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J Wildl Dis. 1996 Jan;32(1):23-30.

Efficacy of ivermectin against nematodes infecting field populations of snowshoe hares (Lepus americanus) in Yukon, Canada.

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  • 1Department of Zoology, University of Alberta, Edmonton, Canada.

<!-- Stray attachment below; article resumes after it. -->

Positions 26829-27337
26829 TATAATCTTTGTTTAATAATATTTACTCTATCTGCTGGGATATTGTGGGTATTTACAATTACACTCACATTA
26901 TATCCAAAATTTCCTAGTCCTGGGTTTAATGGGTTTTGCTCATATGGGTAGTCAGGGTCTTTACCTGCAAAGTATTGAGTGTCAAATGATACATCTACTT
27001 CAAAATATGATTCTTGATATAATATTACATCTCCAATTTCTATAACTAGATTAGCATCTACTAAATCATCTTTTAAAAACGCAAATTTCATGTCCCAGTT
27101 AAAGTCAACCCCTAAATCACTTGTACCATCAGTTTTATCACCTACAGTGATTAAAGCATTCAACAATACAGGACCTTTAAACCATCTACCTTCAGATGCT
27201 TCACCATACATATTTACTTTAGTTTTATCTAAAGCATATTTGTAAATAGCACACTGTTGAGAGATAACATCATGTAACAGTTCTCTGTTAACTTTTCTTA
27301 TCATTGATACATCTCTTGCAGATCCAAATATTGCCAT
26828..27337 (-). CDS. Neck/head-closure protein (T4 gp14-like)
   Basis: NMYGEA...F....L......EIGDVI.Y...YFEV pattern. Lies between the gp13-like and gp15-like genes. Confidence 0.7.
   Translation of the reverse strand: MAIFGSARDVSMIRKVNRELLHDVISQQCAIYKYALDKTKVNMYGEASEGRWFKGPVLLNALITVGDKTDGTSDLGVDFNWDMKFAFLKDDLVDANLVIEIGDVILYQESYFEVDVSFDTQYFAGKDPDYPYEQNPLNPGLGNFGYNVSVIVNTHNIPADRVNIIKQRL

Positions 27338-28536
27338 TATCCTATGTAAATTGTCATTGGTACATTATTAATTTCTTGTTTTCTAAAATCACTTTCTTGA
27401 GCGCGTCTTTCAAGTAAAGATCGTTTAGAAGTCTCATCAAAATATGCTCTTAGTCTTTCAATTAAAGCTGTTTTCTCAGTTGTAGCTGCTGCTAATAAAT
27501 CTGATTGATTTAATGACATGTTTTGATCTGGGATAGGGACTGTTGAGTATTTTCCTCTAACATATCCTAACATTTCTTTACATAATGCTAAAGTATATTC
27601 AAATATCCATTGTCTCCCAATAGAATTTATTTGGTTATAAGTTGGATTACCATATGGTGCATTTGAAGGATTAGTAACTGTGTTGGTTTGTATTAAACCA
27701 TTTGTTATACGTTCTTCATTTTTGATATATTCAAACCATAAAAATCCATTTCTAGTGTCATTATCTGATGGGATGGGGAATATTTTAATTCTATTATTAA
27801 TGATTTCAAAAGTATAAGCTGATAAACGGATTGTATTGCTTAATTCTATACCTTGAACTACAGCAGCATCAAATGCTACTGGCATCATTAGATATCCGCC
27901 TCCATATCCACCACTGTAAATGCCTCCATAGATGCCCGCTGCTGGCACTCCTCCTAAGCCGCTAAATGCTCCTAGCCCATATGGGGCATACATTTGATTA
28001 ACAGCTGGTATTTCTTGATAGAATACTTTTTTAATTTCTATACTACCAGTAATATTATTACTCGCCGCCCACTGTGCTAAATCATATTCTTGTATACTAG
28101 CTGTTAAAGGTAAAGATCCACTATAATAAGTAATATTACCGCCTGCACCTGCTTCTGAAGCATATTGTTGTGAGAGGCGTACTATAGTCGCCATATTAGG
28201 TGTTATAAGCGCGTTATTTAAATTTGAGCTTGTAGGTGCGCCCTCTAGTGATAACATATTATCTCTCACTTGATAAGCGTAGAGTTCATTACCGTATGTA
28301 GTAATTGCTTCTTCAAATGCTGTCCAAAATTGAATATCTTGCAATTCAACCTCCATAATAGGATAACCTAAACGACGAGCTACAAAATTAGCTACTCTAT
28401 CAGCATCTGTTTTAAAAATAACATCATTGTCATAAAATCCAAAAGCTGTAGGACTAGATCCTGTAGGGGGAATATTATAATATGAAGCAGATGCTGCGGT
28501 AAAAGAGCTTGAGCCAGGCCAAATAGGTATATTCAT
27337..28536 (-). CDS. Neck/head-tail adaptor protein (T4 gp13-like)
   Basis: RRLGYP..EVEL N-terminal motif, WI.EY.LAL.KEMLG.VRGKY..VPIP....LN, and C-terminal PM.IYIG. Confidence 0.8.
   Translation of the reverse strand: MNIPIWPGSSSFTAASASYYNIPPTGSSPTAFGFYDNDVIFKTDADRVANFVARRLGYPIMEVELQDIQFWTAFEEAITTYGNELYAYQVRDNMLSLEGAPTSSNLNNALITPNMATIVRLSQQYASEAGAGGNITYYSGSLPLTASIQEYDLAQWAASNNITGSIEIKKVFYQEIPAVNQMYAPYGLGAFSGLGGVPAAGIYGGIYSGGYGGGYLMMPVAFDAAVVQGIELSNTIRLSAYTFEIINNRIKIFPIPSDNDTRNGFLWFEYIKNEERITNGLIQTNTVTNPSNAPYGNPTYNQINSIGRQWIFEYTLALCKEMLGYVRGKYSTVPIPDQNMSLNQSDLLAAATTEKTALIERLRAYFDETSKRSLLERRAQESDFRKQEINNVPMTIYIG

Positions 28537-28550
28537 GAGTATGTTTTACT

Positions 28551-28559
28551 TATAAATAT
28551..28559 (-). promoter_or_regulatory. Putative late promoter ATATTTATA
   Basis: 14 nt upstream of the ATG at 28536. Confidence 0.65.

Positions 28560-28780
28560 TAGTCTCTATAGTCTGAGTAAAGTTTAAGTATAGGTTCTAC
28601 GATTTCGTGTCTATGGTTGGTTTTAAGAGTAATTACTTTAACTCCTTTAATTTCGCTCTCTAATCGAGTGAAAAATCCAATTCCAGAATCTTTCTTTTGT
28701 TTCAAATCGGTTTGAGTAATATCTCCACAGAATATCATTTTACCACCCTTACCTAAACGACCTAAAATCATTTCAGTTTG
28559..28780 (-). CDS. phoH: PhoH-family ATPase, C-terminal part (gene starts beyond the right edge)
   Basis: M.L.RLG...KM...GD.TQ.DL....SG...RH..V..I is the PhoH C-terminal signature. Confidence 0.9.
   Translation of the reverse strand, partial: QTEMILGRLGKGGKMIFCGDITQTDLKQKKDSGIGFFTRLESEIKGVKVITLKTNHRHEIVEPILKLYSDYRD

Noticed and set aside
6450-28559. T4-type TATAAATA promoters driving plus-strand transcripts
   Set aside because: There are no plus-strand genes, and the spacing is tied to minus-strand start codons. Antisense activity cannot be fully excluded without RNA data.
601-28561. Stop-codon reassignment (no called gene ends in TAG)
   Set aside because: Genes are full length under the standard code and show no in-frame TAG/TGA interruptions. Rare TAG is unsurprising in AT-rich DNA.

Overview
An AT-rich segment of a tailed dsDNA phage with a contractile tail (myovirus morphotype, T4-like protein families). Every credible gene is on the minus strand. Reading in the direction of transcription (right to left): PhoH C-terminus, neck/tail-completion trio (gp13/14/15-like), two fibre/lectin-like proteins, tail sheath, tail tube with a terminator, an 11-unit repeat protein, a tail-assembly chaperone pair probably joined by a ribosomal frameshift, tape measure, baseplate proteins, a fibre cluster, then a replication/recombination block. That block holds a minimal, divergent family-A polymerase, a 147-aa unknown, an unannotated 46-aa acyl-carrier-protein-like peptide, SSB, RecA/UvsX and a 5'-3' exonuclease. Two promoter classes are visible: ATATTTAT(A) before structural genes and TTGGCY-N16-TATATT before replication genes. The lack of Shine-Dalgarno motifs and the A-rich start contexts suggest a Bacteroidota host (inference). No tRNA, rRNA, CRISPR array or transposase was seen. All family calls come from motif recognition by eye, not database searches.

From July 1990 to February 1991, nematode numbers in free-ranging snowshoe hares (Lepus americanus) at Kluane Lake, southwestern Yukon, Canada, were manipulated by subcutaneous injection (0.4 mg/kg) of ivermectin. Three field experiments were conducted to determine the degree of helminth loss associated with a single administration of ivermectin; the length of time that ivermectin was effective in reducing worm numbers; and the effect of repeated ivermectin administration in reducing worm numbers. Numbers of the nematodes, Protostrongylus boughtoni and Nematodirus triangularis were reduced by approximately 80% 2 wk after treatment with a single dose of ivermectin, and were still significantly lower than controls at 4 wk. However, beyond 2 wk, ivermectin did not affect the rate of acquisition of new worms of either species. All treated groups contained one or more hares in which numbers of P. boughtoni and N. triangularis were not reduced. In addition, ivermectin had no effect on numbers of Trichuris leporis or Passalurus sp. Overall, ivermectin was not as effective against the nematodes of free-ranging hares as has been reported for nematodes of domestic and laboratory animals.

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